For decades, Cline’s Nursery has been passionate about Japanese Maples. We created this page to help our customers learn how to plant Japanese Maples and care for them properly. We have over 100 Japanese Maple varieties which amounts to thousands of trees each season. Many of our trees are rare and unusual. We continue to search for and collect unusual maple varieties from around the world for gardening enthusiasts and wholesale customers. Some specimens are in limited quantities and several are for our collection only. Our Japanese Maples are grown to express the essence of the tree. We are committed to growing high quality trees and providing our customers with the information needed for Japanese Maple tree selection and care. We have compiled the information below to help our customers with their Japanese Maples. With timely pruning, staking and fertilization to promote healthy roots and slow consistent growth the trees mature into perfect individual specimen.
When to Plant a Japanese Maple
There is an old saying that states “The best time to plant a tree is yesterday”. If that didn’t happen, then the ideal planting time is now! If you plant in the fall you take advantage of the new root growth that occurs during the dormant season. Unlike the tops of the maple that go dormant and cease growth for the winter, roots of maples continue to grow throughout the fall and early winter months if temperatures are not below freezing. Fall planting also allows the carbohydrates that are produced during the summer to be directed to root growth since there is little demand from the top. If you are planting in spring try to avoid disturbing any plant parts that recently have broken bud are is producing new, soft growth.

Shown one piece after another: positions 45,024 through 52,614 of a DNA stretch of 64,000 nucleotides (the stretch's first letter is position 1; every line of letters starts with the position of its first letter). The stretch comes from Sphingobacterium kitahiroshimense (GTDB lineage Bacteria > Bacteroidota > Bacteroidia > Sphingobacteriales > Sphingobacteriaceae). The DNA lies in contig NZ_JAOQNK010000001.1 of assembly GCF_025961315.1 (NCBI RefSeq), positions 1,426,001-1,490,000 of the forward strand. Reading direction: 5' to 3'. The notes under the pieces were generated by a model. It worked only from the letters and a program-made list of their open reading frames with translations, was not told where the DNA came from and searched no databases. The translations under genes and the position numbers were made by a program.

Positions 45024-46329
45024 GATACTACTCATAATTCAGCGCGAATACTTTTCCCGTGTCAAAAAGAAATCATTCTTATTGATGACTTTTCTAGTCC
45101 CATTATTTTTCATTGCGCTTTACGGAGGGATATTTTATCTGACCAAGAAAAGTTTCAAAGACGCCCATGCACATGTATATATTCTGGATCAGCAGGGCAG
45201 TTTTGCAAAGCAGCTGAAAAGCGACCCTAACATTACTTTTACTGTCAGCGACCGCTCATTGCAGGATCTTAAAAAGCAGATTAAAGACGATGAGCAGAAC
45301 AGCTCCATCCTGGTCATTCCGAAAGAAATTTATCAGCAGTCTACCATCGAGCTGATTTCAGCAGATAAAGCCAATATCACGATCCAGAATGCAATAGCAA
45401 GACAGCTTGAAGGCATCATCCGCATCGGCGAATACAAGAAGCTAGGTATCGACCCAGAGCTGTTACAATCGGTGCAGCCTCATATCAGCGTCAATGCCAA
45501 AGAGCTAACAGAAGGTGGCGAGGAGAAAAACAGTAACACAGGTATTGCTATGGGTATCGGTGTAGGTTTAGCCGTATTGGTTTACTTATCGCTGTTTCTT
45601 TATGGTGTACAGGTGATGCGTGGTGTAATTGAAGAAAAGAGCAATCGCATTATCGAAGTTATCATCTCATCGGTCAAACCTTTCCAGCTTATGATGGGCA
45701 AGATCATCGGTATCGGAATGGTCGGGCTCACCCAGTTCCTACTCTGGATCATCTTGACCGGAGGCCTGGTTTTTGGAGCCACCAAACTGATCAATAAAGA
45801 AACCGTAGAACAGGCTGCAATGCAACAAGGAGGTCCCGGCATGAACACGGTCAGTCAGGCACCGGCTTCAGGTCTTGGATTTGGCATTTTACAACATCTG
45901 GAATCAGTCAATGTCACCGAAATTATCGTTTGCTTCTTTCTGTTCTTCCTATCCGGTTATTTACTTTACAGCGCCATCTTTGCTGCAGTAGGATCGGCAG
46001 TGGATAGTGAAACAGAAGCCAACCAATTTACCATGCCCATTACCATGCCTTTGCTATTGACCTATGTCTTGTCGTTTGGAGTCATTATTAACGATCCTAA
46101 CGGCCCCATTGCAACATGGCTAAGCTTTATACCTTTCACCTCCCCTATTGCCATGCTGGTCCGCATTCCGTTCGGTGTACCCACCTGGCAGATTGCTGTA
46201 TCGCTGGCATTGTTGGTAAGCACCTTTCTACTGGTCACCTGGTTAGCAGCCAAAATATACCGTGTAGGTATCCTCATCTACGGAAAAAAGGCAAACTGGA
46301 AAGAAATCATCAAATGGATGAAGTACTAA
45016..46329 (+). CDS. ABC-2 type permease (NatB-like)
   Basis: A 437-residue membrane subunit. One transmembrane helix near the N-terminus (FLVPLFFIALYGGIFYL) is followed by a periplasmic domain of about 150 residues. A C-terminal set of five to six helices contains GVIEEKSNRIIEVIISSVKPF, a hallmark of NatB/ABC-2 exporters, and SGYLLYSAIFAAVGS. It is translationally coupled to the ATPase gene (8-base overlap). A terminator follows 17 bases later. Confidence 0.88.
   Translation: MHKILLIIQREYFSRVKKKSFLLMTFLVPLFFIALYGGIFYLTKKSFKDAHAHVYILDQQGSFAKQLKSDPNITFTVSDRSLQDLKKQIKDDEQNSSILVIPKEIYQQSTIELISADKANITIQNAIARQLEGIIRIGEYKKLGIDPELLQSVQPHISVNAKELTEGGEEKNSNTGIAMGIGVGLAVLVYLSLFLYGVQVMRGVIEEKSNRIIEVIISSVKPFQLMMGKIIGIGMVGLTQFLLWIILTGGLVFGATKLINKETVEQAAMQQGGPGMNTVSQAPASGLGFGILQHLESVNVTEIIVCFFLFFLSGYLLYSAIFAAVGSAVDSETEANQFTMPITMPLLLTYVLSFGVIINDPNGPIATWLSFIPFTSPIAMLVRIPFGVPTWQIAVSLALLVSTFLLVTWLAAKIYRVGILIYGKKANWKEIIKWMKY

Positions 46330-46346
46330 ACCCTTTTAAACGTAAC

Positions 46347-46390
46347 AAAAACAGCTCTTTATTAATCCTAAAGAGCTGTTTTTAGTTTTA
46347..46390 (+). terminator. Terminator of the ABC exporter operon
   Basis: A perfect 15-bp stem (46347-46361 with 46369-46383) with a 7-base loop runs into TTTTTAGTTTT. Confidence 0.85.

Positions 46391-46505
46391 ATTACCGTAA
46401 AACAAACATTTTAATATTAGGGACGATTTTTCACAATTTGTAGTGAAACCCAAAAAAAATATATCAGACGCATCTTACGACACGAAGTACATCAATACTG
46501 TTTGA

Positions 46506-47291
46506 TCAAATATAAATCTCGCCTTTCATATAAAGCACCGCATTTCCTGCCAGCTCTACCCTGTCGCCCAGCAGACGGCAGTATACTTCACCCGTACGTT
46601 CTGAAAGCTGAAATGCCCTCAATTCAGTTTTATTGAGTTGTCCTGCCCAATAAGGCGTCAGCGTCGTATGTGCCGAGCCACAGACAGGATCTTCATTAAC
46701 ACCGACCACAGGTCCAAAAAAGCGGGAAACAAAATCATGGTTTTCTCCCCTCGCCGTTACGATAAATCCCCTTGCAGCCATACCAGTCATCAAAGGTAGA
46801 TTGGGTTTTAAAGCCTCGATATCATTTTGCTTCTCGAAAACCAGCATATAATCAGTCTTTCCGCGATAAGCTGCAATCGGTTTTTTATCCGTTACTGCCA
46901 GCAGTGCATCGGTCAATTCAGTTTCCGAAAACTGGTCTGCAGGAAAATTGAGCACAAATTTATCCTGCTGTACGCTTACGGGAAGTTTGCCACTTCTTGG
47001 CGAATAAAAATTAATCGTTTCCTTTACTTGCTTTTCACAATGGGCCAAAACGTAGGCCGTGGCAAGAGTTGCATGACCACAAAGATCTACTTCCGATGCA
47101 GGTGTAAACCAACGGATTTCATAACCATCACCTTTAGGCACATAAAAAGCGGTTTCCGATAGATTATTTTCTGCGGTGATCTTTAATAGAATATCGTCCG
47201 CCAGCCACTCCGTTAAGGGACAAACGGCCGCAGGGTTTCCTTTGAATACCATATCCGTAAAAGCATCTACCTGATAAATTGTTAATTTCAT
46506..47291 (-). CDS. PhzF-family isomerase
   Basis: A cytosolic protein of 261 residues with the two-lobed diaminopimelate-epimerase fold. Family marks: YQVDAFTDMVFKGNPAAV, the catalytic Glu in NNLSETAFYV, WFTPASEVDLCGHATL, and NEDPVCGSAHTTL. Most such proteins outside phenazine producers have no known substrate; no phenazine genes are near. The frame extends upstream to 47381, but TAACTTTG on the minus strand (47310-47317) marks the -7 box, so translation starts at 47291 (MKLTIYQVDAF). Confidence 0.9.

Where to Plant a Japanese Maple
The placement of your tree can mean the difference between an attractive lush growing maple and a straggly struggling one. With so many cultivars to choose from this should not be a problem as you should be able to match your landscape situation with the right cultivar. Try to match your maple cultivar to your planting location with regards to the amount of sun, wind exposure and space availability the tree will receive. Young trees will need to be protected from the elements until they have formed established roots. Keep in mind when you place your tree into the landscape that morning sun and afternoon shade will suit most maples best. Wind and hot sun can wipe a small tree out in no time, regardless of the cultivar. Leaves will show signs of stress with burning on the tips. Sometimes the roots will become sun baked and the stress will show up in the leaves as if there has been too much sun or wind. Maples are thin-barked and can be sun scalded during the first year or two after transplanting. This injury can set the trees growth back considerably. Most maple species are naturally under story plants, but as gardeners we have forced them into the open landscape.
Soil Preparation and Planting of Japanese Maples
Clay and poor draining soils Most maples do not thrive in clay, heavy or poorly drained soils. These types of soils can lead to root rot and bring about disease. In addition plants breathe through their roots and these soil types are not suitable for growth because they are low in oxygen required for good root growth. If your soil is heavy clay, make the planting hole 2 to 4 inches shallower than the root ball. In poorly drained or heavy clay soil, the plant is best placed higher than its original planting depth at about 4 to 6 inches higher than the surrounding soil creating a raised mound.